Candid or Street?

“A candid photograph is a photograph captured without creating a posed appearance.”

I’m very cautious with regards to this genre of photography, not least because it seems very loosely defined but mainly because it can be misinterpreted at times. I regularly take photographs of other peoples children in a candid style; unposed but with their full knowledge, and indeed permission. I rarely however take candids “on the street” where the subjects may or may not know I’ve taken their photograph. Every now and then though I do take a camera out with the express intention of making some “street photographs”.

To reference Wikipedia (again):

“Street photography is photography conducted for art or enquiry that features unmediated chance encounters and random incidents within public places. Street photography does not necessitate the presence of a street or even the urban environment.”

My own take on a definition is a little less pretentiously worded, I see it as documenting everyday life and society around me. People are a large part of street photography but not a necessity to my mind; capturing a slice of life can be done without the presence of people.  That said, most of my “street” work contains candid images of passers-by.

© Dave Whenham

Down but not out with the pigeons (Fuji X-T10 Samyang 8mm fisheye lens)

There are however definite limits to what I will and won’t photograph in the name of street or candid photography. Pictures that exploit a persons situation for the sake of it without making a social (or political) point are in my mind a no-go. I’m not suggesting that a portrait of a homeless man for example is not legitimate, it is, but for me I would only feel comfortable making the portrait with permission.  Juxta-positioning wealth with poverty however might be a different matter (I won’t know how I’d react however until the opportunity arises).  Similarly, photographing children is an absolute no-no. That is probably a sad reflection of modern-day Britain and almost certainly means that the kind of socially-driven street photography of the immediate post-war years for example will not exist for future generations to see. I love seeing black and white images of the London street urchins in the 1950s East End but in the twenty-first century that is evidently a taboo photographic subject.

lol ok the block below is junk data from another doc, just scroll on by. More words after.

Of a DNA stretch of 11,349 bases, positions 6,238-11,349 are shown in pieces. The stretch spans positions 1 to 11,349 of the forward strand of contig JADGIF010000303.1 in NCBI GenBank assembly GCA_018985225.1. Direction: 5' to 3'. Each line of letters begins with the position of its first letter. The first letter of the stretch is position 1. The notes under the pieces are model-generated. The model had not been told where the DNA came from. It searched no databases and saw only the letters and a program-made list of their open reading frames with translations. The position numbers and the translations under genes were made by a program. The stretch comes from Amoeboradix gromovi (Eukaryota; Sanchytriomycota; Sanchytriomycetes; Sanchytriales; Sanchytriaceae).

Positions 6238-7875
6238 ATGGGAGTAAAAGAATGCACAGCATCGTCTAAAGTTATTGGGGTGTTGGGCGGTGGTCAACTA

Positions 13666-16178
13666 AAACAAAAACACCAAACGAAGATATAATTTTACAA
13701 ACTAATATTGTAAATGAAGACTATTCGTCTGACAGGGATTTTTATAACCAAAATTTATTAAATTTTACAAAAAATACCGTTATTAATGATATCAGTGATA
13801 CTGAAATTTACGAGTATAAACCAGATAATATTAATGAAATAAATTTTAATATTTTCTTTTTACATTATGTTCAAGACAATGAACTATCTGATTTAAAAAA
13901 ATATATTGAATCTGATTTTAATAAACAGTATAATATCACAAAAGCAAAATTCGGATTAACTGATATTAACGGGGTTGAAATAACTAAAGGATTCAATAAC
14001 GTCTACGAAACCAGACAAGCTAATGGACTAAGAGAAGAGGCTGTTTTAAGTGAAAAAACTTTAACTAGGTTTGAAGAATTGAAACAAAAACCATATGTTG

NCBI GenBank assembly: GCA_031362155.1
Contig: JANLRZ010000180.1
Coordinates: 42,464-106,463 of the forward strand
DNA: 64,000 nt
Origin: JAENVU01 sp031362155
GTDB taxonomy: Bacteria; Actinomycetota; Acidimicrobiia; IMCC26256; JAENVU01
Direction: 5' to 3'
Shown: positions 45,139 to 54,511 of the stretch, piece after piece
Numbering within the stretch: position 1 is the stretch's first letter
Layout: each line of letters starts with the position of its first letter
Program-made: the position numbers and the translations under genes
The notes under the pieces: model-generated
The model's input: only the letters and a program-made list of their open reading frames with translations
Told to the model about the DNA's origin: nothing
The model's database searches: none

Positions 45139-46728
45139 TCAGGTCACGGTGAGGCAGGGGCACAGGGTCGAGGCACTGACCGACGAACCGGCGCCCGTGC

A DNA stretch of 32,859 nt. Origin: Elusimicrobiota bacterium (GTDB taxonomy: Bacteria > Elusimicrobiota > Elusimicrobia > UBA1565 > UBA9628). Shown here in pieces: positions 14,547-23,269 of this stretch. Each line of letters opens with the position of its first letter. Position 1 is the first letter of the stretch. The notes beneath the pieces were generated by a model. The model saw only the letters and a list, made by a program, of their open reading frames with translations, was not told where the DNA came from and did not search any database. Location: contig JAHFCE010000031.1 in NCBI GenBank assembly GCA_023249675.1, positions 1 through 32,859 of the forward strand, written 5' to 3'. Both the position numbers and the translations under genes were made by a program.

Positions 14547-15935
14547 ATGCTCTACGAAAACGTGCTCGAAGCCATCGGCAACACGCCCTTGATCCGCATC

© Dave Whenham

A Slice of Life (Fuji X-T10 with XF18-55mm @ 55mm)

However, slices of modern life, such as the example above, are what I look for when shooting candids on the street. Contemporary life in a multi-cultural society obsessed with technology.  The next image echoes this theme.

© Dave Whenham

South Bank, London (Fuji X-T10 as above)

Neither of these two images mocks or exploits its subjects to my mind, both show a slice of contemporary life and would show future generations a glimpse of how we live now. Incidentally, I took two photographs of this young couple and in the second you can see that she was aware of my presence as she is smiling and looking straight at me.

© Dave Whenham

Covent Garden, London (Fuji X-T10 as above)

Another “street” image (above), another mobile phone paired with that staple of British conversation – the weather, or more precisely the rain.  All of these fulfil the definition of both candid and street photography.  I suspect for many “street photographers” the use of candids is their primary approach although I do know of several photographers who actually approach strangers in the street and ask to take their portrait. These are undoubtedly “street” to my mind but definitely not candid. At present I am more comfortable with the candid approach however there have been several occasions when the subject has noticed I was taking their photograph; in some instances they’ve simply carried on walking or turned away but in others they’ve simply smiled, a courtesy I’ve returned before carrying on my way.

© Dave Whenham

Covent Garden, London (Fuji X-T10 as above)

Finally, a vibrant colour image to end this short series, that still manages to maintain the theme of multiculturalism and mobile technology.

© Dave Whenham

West End, London (Fuji X100T)

All images © Dave Whenham